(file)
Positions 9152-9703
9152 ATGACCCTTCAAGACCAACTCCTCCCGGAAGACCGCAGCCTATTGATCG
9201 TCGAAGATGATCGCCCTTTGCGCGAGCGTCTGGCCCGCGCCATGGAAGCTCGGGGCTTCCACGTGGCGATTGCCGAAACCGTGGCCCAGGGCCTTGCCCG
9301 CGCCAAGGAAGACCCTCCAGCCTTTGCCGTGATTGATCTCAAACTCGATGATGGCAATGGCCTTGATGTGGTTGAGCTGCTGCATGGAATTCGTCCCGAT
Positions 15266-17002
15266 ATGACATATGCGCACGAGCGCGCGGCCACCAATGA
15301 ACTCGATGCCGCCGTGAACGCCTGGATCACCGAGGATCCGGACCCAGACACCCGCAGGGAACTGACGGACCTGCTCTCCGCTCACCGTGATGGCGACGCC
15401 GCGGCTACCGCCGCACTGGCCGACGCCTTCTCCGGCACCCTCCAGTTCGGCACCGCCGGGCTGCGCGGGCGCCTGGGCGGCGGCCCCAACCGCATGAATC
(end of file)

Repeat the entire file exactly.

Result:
Positions 9152-9703
9152 ATGACCCTTCAAGACCAACTCCTCCCGGAAGACCGCAGCCTATTGATCG
9201 TCGAAGATGATCGCCCTTTGCGCGAGCGTCTGGCCCGCGCCATGGAAGCTCGGGGCTTCCACGTGGCGATTGCCGAAACCGTGGCCCAGGGCCTTGCCCG
9301 CGCCAAGGAAGACCCTCCAGCCTTTGCCGTGATTGATCTCAAACTCGATGATGGCAATGGCCTTGATGTGGTTGAGCTGCTGCATGGAATTCGTCCCGAT
Positions 15266-17002
15266 ATGACATATGCGCACGAGCGCGCGGCCACCAATGA
15301 ACTCGATGCCGCCGTGAACGCCTGGATCACCGAGGATCCGGACCCAGACACCCGCAGGGAACTGACGGACCTGCTCTCCGCTCACCGTGATGGCGACGCC
15401 GCGGCTACCGCCGCACTGGCCGACGCCTTCTCCGGCACCCTCCAGTTCGGCACCGCCGGGCTGCGCGGGCGCCTGGGCGGCGGCCCCAACCGCATGAATC